My little Garden Studio
Updated: 2 days ago
How backyard gardening became an essential activity for me and way more than a hobby.
Before moving with my partner to his corner of the Australian high country; arts, music and events were my main source of creativity and income. Montreal had been an exciting 15 years of my life, but I was ready for a change… Growing up in a mountain and lake region of Québec and loving outdoor activities, nature has always been essential. Love and timing can sometimes change the direction of your life, and here I am by the Snowy Mountains of Australia! Now doing generally different things, I have found new passions that ground me with gardening and culinary creativity. Growing food was at first an experimental and dream hobby but now I consider it to be part of my work studio for many reasons… here are a few: I use my homegrown fresh herbs, flowers, plants and produce as props for my photography projects. I earn a bit of extra pocket money selling plant divisions, seeds, cuttings, extra produce and preserves made with the harvest. I swap with friends and neighbours, and exchange tips and ideas. I develop and write my own recipes with fresh organic food to eat all year long, which transformed the kitchen also as a creative workspace. Gardening keeps me balanced and reduces the stress accumulated after working at the computer. I learn constantly, always feeding my brain with something new. And now, I write all about my backyarder lifestyle on my blog. And what’s next? Well, soon I will tell you. Some seeds I've sown have germinated and are about to flourish!
Various backyard market produce • Photography © Bottle and Brush Studio 2019
Growing food to use in photography and developing recipes is a challenging job. You have to monitor the light and be prepared as harvest time approaches. Everything is all about timing and priorities. There are some times of the year when everything is ready to pick at the same time and photography with fresh food has to be done quickly. I may not have children but while operating a creative business at home, looking after pets and being the main home-garden-maker, my days are quite full. It can be overwhelming sometimes but I'm grateful that I can achieve something meaningful each day. Keeping busy with what I love doing is a perfect way to live my forties and I am savouring every moment of it. Gardening may be a therapeutic activity that fills up different energies but it can also be hard on the body, especially the lower back, knees and arm joints. I have to be stretching and exercising every day to reduce muscle pain and avoid strain. I use my veggie beds as support (like a ballet bar) while watching how are my plants and chooks doing at the same time. While the whole yard keeps my body and soul busy, I shall never forget to always be cautious when gardening in Australia. I'll get back with some interesting stories on this subject, but one thing’s for sure, it is a great privilege to live in this climate and be able to cultivate various types of crops every season of the year!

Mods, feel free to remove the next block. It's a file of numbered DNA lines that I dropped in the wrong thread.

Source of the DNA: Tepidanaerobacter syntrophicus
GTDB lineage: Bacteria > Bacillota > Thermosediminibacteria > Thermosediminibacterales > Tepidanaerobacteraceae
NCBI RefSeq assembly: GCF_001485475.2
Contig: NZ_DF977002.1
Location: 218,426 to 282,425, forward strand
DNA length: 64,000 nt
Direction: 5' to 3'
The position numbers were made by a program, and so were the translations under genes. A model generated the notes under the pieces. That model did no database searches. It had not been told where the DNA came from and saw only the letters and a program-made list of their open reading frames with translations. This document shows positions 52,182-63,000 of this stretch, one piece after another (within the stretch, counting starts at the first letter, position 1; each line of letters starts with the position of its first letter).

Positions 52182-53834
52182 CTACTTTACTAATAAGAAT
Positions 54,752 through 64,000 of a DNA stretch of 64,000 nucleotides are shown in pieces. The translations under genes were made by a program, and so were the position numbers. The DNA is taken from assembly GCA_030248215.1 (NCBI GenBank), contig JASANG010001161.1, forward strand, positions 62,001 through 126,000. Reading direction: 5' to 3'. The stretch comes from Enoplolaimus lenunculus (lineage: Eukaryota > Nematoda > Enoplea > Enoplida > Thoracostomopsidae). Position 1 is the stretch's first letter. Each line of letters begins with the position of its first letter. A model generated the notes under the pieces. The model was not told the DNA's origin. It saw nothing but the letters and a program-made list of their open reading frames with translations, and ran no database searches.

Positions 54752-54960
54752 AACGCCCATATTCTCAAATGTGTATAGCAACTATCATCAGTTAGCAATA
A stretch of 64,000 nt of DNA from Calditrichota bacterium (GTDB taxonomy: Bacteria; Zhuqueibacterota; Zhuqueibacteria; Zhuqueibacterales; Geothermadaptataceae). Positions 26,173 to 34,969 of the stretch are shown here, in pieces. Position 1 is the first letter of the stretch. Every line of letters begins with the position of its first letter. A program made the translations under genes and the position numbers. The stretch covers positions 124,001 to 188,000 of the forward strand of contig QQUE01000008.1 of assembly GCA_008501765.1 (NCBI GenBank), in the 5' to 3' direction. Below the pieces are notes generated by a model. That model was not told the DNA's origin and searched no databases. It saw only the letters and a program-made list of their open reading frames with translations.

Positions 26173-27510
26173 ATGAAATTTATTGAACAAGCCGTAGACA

Growing for the kitchen and the studio • Photography © Bottle and Brush Studio 2019-21
In 2020, we were feeling so grateful that our home and beautiful eclectic established backyard survived the bushfire disaster that came to our region. Our quarter-acre space gave us comfort and grounding when the first Covid-19 pandemic came. And that was right after this traumatic experience. When most of my regular and potential clients were affected by fires, smoke taint and virus restrictions, I was pretty much out of work (from my main profession as a graphic designer). But during uncertainties, the garden gave me positive thoughts, new inspiration, the strengths for survival, some new professional life purposes, a safe nest, comfort… and delicious food to enjoy and share. I also started to build up a photography library with all the produce and crop that our climate allows cultivating. I could not imagine where this would lead with the exception of my social media and blog content until the day I emailed a simple question to a few Australian gardening magazines. I will tell and show you soon what happened then, very soon, I promise! 😁
Snowy Foodie backyard in Tumbarumba • Photography © Matt Beaver/SVC 2021
In the garden, I disconnect, breathe, find ideas, and keep things alive. In the garden, I don’t need to look pretty. In the garden, there is no nostalgia, only experience. In the garden, what matters the most is the present and the future. In my garden, there is always something busy: the bees, the plants, the birds, the slugs, worms, chickens, a cat, and me. While watering, picking, taking photos, pulling weeds and sowing seeds, I’m thinking about these words and this is how I know my garden is way more than a hobby.